As the leaders of the member states of the EU met yesterday and will continue with their meeting today, we keep getting contrasting signals about some of the fundamental issues that should underpin policies of the Union in the future.

The main objective of this meeting is to reach an agreement on the EU Budget for the period 2014-2020. On the agenda are also discussions on trade relations with the US. However, whether there will be cuts in the EU Budget or not is not an issue here; the main issue is how to resolve the current economic crisis as soon as possible.

The tone has been set through various interventions. French President François Hollande has warned that major cuts in the EU Budget may extinguish economic growth and put the eurozone back on the edge of the precipice. He also warned against national interests taking precedence. In one speech he managed to attack the positions of both UK Prime Minister David Cameron and German Chancellor Angela Merkel. On his part, Cameron is leading a group of net contributors to the EU Budget – that includes Denmark, the Netherlands and Sweden – in demanding deep spending cuts.

The thrust of Hollande is fairly clear. Economic growth and lower unemployment should be given a higher priority than fiscal austerity measures aimed at reducing the fiscal deficit of the member states. His claim is based on the premise that the EU as a whole requires to take a stance in favour of economic growth in spite of what national interests may dictate. The announcement by Cameron that he would seek to renegotiate ties with the EU and hold a referendum on whether Britain should stay in the Union if the Conservative Party is re-elected, does not help matters.

Hollande went further by claiming that the eurozone needs to develop an exchange rate policy to protect the currency from “irrational movements”. He said that a single currency zone must have a foreign exchange policy, otherwise it will see an exchange rate imposed on it (by the markets) which is out of line with its real competitive position.

Up to a certain extent, he is correct given that other countries seek to manage the value of their currency when compared to other currencies. However, his statement also shows a lack of cohesion on fundamental issues. We have a single currency and a currency union but there does not seem to be a single exchange rate policy for the euro, which is fairly understandable given that Germany is feeling comfortable with the current value of the euro, but others are not.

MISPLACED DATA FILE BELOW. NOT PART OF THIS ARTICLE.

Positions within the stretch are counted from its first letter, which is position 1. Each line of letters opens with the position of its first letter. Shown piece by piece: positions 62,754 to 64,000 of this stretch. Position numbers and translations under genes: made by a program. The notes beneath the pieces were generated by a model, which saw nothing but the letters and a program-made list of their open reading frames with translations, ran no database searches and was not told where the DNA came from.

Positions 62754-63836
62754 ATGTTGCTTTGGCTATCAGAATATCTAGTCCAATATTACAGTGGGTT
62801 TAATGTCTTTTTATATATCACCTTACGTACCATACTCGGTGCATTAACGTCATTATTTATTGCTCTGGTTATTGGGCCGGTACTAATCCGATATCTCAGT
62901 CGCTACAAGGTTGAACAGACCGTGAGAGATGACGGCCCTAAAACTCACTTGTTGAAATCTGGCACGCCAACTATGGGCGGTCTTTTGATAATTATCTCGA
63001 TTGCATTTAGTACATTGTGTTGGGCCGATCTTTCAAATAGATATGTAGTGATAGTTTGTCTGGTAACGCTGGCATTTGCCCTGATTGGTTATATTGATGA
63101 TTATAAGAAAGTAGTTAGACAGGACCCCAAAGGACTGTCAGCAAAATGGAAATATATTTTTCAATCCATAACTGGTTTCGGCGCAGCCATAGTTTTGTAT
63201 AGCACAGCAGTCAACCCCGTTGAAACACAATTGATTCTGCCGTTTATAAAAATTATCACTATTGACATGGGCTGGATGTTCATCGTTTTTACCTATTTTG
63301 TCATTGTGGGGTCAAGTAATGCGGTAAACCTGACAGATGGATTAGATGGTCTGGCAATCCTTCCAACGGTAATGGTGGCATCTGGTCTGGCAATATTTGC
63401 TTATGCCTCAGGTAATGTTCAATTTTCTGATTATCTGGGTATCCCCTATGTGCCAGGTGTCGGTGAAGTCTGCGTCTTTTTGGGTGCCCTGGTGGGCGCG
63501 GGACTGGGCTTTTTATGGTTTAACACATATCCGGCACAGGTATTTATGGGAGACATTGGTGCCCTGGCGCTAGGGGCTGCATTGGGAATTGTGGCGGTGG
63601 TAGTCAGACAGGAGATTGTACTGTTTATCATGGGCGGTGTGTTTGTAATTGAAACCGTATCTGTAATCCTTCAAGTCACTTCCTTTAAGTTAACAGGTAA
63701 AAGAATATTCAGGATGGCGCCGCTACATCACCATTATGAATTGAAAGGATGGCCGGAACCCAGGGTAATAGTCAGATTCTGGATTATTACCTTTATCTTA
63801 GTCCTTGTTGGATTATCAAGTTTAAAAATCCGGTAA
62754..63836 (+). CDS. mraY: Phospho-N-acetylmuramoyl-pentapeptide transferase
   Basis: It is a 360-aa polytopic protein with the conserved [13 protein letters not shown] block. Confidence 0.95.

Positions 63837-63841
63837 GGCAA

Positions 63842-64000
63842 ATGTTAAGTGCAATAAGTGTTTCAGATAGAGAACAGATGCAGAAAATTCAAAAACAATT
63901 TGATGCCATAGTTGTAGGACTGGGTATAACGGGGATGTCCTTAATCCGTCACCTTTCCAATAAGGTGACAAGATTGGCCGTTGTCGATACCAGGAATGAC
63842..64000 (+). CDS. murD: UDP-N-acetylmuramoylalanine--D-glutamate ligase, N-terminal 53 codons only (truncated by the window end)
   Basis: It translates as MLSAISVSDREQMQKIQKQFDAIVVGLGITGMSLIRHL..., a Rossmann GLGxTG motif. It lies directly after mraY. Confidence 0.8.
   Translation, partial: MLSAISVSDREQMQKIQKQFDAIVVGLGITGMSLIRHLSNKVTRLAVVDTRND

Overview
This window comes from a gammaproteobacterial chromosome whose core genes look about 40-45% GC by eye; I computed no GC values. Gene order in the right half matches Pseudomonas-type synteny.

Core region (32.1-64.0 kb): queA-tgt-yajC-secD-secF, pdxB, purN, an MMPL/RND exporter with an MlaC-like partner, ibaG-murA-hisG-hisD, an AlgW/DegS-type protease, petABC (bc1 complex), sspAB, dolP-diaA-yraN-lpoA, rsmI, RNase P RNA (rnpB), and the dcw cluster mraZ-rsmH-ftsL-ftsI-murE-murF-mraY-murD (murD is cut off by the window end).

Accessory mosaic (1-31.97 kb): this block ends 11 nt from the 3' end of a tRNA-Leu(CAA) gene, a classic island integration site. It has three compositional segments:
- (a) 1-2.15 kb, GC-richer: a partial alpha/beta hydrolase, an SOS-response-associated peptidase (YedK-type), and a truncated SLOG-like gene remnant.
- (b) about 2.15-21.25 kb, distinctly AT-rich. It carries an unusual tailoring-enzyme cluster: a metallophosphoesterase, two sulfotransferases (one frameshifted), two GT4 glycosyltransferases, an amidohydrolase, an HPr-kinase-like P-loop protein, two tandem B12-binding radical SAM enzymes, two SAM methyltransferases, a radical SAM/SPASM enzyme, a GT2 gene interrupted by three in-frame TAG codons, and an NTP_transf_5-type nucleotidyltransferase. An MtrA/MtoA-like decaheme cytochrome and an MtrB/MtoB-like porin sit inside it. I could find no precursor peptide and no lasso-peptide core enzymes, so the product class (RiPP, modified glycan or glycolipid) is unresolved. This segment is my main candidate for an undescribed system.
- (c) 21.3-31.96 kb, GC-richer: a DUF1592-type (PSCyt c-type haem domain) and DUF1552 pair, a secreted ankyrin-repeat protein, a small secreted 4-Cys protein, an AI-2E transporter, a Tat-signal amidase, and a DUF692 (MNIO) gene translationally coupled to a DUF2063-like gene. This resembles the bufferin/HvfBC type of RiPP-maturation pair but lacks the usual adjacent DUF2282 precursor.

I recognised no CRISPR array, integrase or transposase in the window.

Another indication that the EU is still grappling with disagreements between member states is the latest position in bank reform. After the start of the crisis in the financial markets in 2008, there appeared to be consensus on the need to regulate the banking system better. The proposal made then was that securities trading operations needed to be kept separate from the normal retail banking operations.

Following the umpteenth report it appears that the European Commission is getting the proverbial cold feet about the idea of ring fencing securities trading operations, an action which is meant to reinstil a sense of prudence in the banking system. The reason given for this U-turn is that such regulation could threaten the fragile economic growth we have today.

So as we wait to find out the results of the discussions on the EU Budget, we have a situation where fundamental issues such as bank regulation, foreign exchange policy and the balance between economic growth and fiscal deficit reduction, remain unaddressed and therefore unresolved. Some have claimed that this inertia on these fundamental issues has hindered the EU economy from growing at a faster pace.

In Malta we have not felt the impact of this so greatly. However, there will come a time when it will and that time could be sooner rather than later. As a country we also need agreement on an EU level of the fundamental economic strategy that the Union should follow – in other words less rule-making and more wealth creation.

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